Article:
After pressing Forward, I Select and Copy just the part of the body that I want recipients to actually get (leaving out the header block and (for example) the Incredimail rubbish at the bottom) then Select All, Delete (to delete the entire body of the e-mail) and Paste back (into the now blank e-mail) just the useful part of the original e-mail.

A very useful approach - I'm sure that those receiving your emails appreciate it. Smile


*** Leo Recommends

Thunderbird - A Free, Open Source, and Powerful Email Client

Mozilla's Thunderbird is my choice for email. I use it all day every day, and I can heartily recommend it as an often more powerful and capable replacement for mail programs like Outlook Express, Windows Live Mail and many other desktop email applications.

The feature list is long, but I want to call out some of my favorite features and some of the things that personally draw me to Thunderbird and cause me to make it my recommendation for almost anyone using a desktop email program.

Continue reading...

Thunderbird - A Free, Open Source, and Powerful Email Client


Each week I recommend a specific product or resource that I've found valuable and that I think you may as well. What does my recommendation mean?

*** Popular Articles

This is actually a podcast from three years ago (there's a transcript), but even as I was preparing my newsletter there was a report of a new botnet targeted at specifically what this podcast was all about.

Change Your Password - No, not that one...

You probably need to change a password, but not the one you think.

News reports surfaced this week telling of a newly discovered vulnerability. Well, it's certainly not a new vulnerability, and whether or not it's really been "newly discovered" is arguable too. But it's definitely making the news.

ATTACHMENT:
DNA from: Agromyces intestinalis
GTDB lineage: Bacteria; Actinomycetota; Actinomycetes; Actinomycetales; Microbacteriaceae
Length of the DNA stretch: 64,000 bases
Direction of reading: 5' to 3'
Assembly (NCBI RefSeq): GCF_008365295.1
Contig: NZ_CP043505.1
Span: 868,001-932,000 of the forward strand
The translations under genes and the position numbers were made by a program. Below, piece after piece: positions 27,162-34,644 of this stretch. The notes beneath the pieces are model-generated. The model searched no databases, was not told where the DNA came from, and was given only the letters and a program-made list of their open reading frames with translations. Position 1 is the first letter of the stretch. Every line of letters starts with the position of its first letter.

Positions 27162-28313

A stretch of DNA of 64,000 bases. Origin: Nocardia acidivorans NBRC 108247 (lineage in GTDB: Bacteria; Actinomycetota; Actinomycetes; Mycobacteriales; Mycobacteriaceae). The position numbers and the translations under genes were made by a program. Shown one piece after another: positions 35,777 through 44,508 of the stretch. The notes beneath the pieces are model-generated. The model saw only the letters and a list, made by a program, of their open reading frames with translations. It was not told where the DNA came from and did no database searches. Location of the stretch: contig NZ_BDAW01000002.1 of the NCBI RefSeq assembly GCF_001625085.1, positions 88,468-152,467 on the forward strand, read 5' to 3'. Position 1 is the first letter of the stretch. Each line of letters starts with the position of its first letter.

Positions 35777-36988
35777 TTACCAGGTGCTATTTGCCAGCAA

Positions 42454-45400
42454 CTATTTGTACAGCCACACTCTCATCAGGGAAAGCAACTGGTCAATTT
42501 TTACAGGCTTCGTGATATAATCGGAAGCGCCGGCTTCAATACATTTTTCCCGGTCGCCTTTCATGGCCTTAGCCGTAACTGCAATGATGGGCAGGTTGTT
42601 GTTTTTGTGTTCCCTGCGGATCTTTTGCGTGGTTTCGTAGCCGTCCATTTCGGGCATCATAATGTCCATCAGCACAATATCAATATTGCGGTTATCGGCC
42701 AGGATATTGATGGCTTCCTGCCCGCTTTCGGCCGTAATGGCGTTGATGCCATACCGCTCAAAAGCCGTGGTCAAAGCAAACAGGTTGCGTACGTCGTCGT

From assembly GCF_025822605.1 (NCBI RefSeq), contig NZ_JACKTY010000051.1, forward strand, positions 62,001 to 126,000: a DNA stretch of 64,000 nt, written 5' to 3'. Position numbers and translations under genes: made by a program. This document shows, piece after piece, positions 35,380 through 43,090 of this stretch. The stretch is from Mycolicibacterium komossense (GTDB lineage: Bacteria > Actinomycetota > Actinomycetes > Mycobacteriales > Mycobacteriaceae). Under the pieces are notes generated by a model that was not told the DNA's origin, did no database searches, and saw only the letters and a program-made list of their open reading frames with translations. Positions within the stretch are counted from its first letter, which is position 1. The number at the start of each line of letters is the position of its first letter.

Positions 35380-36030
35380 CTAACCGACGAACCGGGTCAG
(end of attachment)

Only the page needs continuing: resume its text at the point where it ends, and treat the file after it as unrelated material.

As well it should.

Continue reading...
Change Your Password - No, not that one...

*** Thoughts and Comments

Heee's Baaack!

My wife Kathy and I had a wonderful time in Australia and New Zealand. As you might expect there were a few minor hiccups, but the emphasis is on the minor (if you can call a cyclone "minor", that is Smile). 6 hotels, 10 airplanes and ~2,300 pictures later, though, it's great to be home.

TravelsWithLeo.com includes updates I posted while on the trip along with comments from a few folks who kept tabs on us while we were traveling. In addition Kathy's been writing up more a detailed travelogue there in installments as well.

My thanks also to readers Bruce, Bruce, Lynn and Dean who met with me in Sydney, and John, Dave and Jerry who met with me in Auckland. The meetups were fun, and I'll probably do more of them on my less exotic trips.


I'd like your help.

Ask Leo! has a fan page on Facebook. I encourage you to head out there and become a fan for a couple of reasons: it's one-stop-shopping for new articles as they're posted, my Twitter postings and the occasional posting that's Facebook-only. I'm planning to use that fan page to post some things that don't quite fit into the normal "Q&A" format, or things that just don't quite make sense as articles on Ask Leo!, but are things I want to talk about anyway. For example, I recently made a post there on Tech-related security issues during my recent travels.

There's also a discussion board out there where I'll be asking for your opinions from time to time.

In fact, I've already started.

On the discussion board you'll find my first request for your thoughts: I Need Your Ideas. And as some incentive, you'll find that I'm giving away at least one, perhaps more, Seagate FreeAgent Go 500GB USB 2.0 Portable External Hard Disks for the best ideas.

So, go be my fan on Facebook, enter the discussion and share your ideas.

They'll be very much appreciated.

Leo A. Notenboom

*** Administration

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Leo A. Notenboom & Puget Sound Software, LLC.

Posted: February 23, 2010 in: 2010
Shortlink: https://newsletter.askleo.com/4170